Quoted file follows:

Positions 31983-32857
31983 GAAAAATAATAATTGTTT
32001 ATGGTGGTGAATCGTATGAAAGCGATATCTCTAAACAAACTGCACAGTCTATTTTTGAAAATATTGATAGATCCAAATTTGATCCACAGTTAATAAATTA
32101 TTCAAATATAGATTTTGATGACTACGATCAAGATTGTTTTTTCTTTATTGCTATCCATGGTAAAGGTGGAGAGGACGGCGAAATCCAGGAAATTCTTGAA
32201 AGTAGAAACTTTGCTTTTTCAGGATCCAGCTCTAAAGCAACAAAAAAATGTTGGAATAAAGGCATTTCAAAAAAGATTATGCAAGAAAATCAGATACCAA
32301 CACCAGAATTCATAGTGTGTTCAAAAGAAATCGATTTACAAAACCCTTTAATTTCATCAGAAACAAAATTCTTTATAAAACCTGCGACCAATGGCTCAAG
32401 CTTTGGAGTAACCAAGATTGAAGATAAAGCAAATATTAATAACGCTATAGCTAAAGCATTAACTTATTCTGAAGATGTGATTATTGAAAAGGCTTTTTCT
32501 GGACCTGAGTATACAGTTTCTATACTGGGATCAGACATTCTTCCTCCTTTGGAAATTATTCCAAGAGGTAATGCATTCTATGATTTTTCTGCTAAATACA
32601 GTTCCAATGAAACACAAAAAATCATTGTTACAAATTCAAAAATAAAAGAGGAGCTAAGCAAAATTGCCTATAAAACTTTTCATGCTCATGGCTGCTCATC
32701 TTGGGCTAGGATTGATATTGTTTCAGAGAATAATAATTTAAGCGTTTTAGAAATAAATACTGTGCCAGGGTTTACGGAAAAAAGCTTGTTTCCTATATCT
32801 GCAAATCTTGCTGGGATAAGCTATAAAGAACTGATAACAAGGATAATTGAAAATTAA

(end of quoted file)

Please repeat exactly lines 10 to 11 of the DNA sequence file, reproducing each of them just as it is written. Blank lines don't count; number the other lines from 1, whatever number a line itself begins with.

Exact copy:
32701 TTGGGCTAGGATTGATATTGTTTCAGAGAATAATAATTTAAGCGTTTTAGAAATAAATACTGTGCCAGGGTTTACGGAAAAAAGCTTGTTTCCTATATCT
32801 GCAAATCTTGCTGGGATAAGCTATAAAGAACTGATAACAAGGATAATTGAAAATTAA